For the past quarter-century, the good people at KBTX-TV have joined with the good people of the Brazos Valley to collect food and money to feed our hungry friends and neighbors during the day-long Food for Families food drive.
That annual drive always is welcome, but oy, is sit ever needed this year as countless Brazos County families struggle to put food on the table in a midst of this awful novel coronavirus pandemic. So many businesses were forced to close as the pandemic tried to strangle the life out of this multicounty community and though many have started to reopen, hundreds if not thousands of people in this area still are without work.
Some of those who lost jobs may have set aside some “rainy day” money to get by during the tough times, but the tough times have last far too long and that money probably has run out long ago. Many others who lost jobs lived from paycheck to paycheck. The bills keep coming, but there is little or no money to pay them.
And through it all, people are struggling to put food on the table. People who always have had plenty to eat are going to bed hungry and unsure of whether they will have food the next day.
Across the country, hungry Americans have waited hours and hours in long lives to receive a box or two of food from generous communities. Fortunately, the lines haven’t been as long in the Brazos Valley, but the demand for food is just as real.
For some 40 years now, the Brazos Valley Food Bank has worked hard to feed as many food insecure people in the Brazos Valley as possible. It’s a huge task, but food bank executive director Mangapora and her staff and a great group of volunteers have worked magic to feed people.
The task is monumental. In “normal times,” 1 out of 5 people in Brazos, Burleson, Grimes, Madison, Robertson and Washington counties are food insecure. More than 50 percent of are area’s children are food insecure, as are one-third of our seniors.
But these aren’t “normal times” — not by a long shot. The workers and volunteers at the Brazos Valley increased their efforts, but they depend on the rest of us to fulfill their mission.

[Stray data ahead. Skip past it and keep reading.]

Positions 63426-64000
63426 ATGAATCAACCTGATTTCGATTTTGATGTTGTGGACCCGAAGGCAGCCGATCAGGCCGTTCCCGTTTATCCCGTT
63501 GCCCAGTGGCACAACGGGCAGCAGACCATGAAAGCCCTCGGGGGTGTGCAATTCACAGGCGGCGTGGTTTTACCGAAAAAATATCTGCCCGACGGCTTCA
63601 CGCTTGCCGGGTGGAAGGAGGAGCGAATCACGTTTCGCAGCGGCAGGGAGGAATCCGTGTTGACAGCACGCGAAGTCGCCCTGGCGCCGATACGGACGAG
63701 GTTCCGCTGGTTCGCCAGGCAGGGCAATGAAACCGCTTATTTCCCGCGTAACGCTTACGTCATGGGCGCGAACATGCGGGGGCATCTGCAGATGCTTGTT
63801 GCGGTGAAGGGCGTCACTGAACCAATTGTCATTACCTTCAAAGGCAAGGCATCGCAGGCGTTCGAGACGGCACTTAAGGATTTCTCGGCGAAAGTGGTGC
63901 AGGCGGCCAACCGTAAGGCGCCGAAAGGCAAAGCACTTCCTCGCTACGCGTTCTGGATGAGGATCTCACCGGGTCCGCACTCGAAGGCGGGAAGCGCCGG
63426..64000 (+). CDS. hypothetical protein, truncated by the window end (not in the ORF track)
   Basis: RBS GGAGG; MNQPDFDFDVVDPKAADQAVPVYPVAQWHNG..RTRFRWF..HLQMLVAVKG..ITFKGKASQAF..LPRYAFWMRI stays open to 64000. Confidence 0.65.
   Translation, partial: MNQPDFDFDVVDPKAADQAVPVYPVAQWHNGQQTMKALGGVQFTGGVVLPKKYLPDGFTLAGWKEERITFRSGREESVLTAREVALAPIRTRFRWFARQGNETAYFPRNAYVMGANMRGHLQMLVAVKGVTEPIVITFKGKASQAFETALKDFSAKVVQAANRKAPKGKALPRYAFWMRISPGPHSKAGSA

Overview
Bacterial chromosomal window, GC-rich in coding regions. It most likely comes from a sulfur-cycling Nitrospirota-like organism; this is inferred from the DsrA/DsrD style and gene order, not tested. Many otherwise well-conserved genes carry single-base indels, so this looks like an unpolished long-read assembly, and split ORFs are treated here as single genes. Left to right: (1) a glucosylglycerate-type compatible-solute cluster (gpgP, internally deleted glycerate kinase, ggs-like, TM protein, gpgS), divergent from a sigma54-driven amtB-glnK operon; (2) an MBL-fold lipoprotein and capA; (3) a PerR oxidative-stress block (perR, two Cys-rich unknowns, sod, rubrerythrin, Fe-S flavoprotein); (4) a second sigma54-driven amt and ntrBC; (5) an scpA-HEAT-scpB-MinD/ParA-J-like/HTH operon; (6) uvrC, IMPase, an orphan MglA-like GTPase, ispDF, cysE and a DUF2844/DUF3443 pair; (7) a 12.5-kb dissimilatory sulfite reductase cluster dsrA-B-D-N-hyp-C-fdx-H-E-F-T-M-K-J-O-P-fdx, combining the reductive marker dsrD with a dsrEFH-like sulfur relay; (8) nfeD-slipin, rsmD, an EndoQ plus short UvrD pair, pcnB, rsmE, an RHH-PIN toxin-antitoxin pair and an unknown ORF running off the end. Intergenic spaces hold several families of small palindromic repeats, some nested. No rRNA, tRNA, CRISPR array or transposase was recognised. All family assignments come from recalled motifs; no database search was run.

Helping this time of year is so easy, thanks to Food for Families — and this year it will even be easier.
On Wednesday KBTX will sponsor the 25th annual Food for Families food drive. Channel 3 reporters and staff members will man the dropoff location at the Brazos Center. This year, there will be five auxiliary dropoffs throughout the Brazos Valley: Son-Shine Outreach Center in Madisonville, Pridgeon Community Center in Franklin, Hearne Railroad Depot in Hearne, St. Mary’s, Lady of the Lourdes Catholic Church Hall in Caldwell, and Mid-South Synergy in Navasota.
The Brazos Center location will be open from 5 a.m. to 7 p.m., while the other centers will be open from 6 a.m. to 7 p.m. At each site, volunteers will be on hand to take your donation of food or money from your car — you won’t even have to get out! Be sure everyone in the vehicle is wearing an approved mask.
The food will allow the Brazos Valley Food Bank and its partners food so many more residents of the valley throughout the holiday season and into the new year. No perishables or homemade foods can be accepted.
While all nonperishable food is welcome, there is a special need for canned or dried beans, canned vegetables, canned meats, family size and individual size cereal, cereal bars, chili, coffee, flour, canned fruits, shelf stable fruit cups, individual size juice boxes, macaroni and cheese, granola bars, peanut butter, jam and jelly, ketchup and mustard. poptop Vienna sausages, oatmeal, shelf stable pudding, rice, ravioli, pasta, sugar, soup, tunafish, tuna and chicken salad kits, and bottled water.
In addition to food items, the Brazos Valley Food Bank accepts, paper towels, toilet paper and children’s and adult diapers.
Many grocery stores have prefilled bags of needed items available for purchase. Why not take your children when you shop and let them pick out items to donate to the drive — and be sure to include them when you stop by one of the dropoff sites. That way, they will begin to learn the importance of giving back, of helping others.
The Brazos Valley Food Bank also is accepting monetary donations. Using its leverage, the food bank can turn $1 into five meals for hungry valley residents. Money also allows the food bank to purchase needed items to complete its offerings.
Of course, you can make a donation at any of the dropoff sites on Wednesday or online at bvfb.org. Donors also may text 313131 to KBTXFFF and the name of the county.
Last year, the Food for Families drive raised more than 156,000 pounds of food and almost $161,000. We know times are tough for most of us this year of the virus, but please be as generous in donating food or money on Wednesday.
Our hungry friends and neighbors throughout the Brazos Valley are counting on us.
Thank you to the Brazos Valley Food Bank for all it does through the year to keep hunger at bay in the Brazos Valley. And thank you to everyone at KBTX and the countless volunteers for helping meet this community need.